True confession: If Father of the Bride is on TV, we can’t help but watch it. It doesn’t matter what part of the film we’ve landed on, we’re settling in and seeing it through until the end, even with the commercials. The 1991 remake starring Steve Martin as the lovable but befuddled George Banks taps into the universal wedding planning experience and explores the dynamics of a solid father/daughter relationship during this happy, but intense, time for any family.
From the moment his oldest child Annie mentions she met a man in Rome, who after a super short courtship popped the question, George is anxious, and once wedding planning gets started, downright stressed...constantly unbuttoning the top collar button on his shirt at every turn. By the end of the movie (and btw, we're not worried about spoilers here because we’re pretty sure everyone’s seen it), we all know this has less to do with Annie’s new man, Brian McKenzie, and more to do with George’s reticence to let his daughter go—which pretty much makes him the sweetest. dad. ever. Here, in honor of Father’s Day, we take a look back at some of our favorite “quintessential dad” moments in (ok, we’re just going to go ahead and say it) the best wedding film of all time.
1. He pulls the typical parent move where you’re talking about someone for five minutes and then they ask “Who?”
Nina: What does Brian do?
George: Who’s Brian?
2. He’s old school and assumes anyone who doesn’t have a 9 to 5 is unemployed.
Annie: He’s an independent communications consultant.
George: That’s code for unemployed! This is perfect! You meet an unemployed, amazingly brilliant non-ape that I’m going to have to support! I suppose I’m going to have to hire him and fire some hard working guy with three kids because my son-in-law, the “independent communications consultant,” can’t get a job anywhere else! No wonder he’ll move anywhere you get a job! You’re not getting married and that’s it and that’s final! And I don’t like you calling me George! I mean, when did this start?
3. After all of these years, he can still embarrass you sometimes.
George: Drive carefully. And don’t forget to fasten your condom.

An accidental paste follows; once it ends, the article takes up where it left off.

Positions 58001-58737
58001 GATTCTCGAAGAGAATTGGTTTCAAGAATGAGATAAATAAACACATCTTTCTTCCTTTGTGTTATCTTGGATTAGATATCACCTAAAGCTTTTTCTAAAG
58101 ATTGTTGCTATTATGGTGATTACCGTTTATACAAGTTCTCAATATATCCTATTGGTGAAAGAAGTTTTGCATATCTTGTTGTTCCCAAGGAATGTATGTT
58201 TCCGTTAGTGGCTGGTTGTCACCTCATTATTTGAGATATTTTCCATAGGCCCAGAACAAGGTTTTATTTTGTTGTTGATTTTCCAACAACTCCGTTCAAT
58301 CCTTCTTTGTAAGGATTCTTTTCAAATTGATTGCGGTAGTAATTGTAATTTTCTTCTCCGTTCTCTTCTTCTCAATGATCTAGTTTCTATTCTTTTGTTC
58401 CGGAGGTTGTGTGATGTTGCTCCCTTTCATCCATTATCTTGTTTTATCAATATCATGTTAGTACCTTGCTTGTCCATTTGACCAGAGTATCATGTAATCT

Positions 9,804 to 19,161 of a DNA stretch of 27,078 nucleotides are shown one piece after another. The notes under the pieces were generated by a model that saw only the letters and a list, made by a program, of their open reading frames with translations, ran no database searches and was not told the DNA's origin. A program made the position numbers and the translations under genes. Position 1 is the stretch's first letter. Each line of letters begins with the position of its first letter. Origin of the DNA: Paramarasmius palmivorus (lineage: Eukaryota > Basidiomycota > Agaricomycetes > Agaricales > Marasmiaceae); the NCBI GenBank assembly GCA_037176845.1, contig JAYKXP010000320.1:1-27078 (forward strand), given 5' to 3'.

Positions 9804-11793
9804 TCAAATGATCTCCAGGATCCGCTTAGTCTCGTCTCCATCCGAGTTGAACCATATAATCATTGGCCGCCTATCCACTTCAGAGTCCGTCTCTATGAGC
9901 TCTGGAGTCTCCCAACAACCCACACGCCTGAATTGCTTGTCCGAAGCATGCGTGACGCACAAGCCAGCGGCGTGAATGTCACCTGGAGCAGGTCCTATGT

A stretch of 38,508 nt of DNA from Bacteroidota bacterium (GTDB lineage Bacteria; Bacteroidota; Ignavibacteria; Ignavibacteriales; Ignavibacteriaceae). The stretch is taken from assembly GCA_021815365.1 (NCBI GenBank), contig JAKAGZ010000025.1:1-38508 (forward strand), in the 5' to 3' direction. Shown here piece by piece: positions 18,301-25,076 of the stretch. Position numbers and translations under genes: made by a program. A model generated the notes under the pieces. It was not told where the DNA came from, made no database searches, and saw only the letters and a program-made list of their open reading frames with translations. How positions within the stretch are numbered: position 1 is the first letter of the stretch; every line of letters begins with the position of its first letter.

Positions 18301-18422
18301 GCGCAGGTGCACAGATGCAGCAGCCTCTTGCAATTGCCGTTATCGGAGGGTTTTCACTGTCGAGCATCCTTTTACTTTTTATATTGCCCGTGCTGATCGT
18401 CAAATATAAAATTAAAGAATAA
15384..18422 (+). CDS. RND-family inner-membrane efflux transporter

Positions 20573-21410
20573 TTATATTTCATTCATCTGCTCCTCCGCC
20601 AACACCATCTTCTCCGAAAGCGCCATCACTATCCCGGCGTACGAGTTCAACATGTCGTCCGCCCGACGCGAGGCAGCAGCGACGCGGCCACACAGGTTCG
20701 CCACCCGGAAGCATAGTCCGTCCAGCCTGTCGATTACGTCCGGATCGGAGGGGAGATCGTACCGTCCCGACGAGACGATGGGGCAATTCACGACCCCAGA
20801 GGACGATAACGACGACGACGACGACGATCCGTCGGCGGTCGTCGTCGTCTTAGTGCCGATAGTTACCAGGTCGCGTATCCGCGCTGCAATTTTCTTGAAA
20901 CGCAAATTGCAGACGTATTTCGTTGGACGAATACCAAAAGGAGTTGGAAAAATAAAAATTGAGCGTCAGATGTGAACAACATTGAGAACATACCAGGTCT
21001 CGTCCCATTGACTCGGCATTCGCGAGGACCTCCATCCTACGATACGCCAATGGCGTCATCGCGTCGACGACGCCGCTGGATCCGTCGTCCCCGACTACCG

George: Seat belt! I meant...I meant seat belt.
4. The man likes what he likes.
Nina: Well. So have you two given any thought to what kind of wedding you want?
Annie: Well, we’ve talked about it.
Nina: Yes? And what do you think? Big? Small?
Annie: Well, it can’t be too big. We don’t have that many friends.
George: So we’re talking in the small vicinity range?
Nina: Well, she didn't say small. She said not too big.
George: Yeah, but nothing fancy or overblown, right?
George: Right. So, kind of the less is more theory, huh, Annie?
George: Well, the reason I’m asking all these questions is I have a great idea where we can have this lovely, not small, but not too big wedding.
Nina: You do? Where?
George: At our favorite restaurant. The place we’ve been eating at for 15 years. The best. The Steak Pit!
5. He doesn’t understand inflation.
Annie: Do you like it dad?
George: Well, what is that? Is that dollars? $1,200?
Franck: Well, Mr. Banks. This is a very reasonable price for a cake of this magnitude.
George: A cake, Franck, is made of flour and water. My first car didn’t cost $1,200.
Franck: Well, welcome to the ’90s, Mr. Banks!
6. He’s economical.
George: I’ll tell you what I’m doing. I want to buy eight hot dogs and eight hot dog buns to go with them. But no one sells eight hot dog buns. They only sell twelve hot dog buns. So I end up paying for four buns I don’t need. So I am removing the superfluous buns. Yeah. And you want to know why? Because some big-shot over at the wiener company got together with some big-shot over at the bun company and decided to rip off the American public. Because they think the American public is a bunch of trusting nit-wits who will pay for everything they don’t need rather than make a stink. Well they’re not ripping of this nitwit anymore because I’m not paying for one more thing I don't need. George Banks is saying NO!
7. He’ll always be a dad who loves his daughter to the moon and back.
George: Who presents this woman? This woman? But she’s not a woman. She’s just a kid. And she’s leaving us. I realized at that moment that I was never going to come home again and see Annie at the top of the stairs. Never going to see her again at our breakfast table in her nightgown and socks. I suddenly realized what was happening. Annie was all grown up and was leaving us, and something inside began to hurt.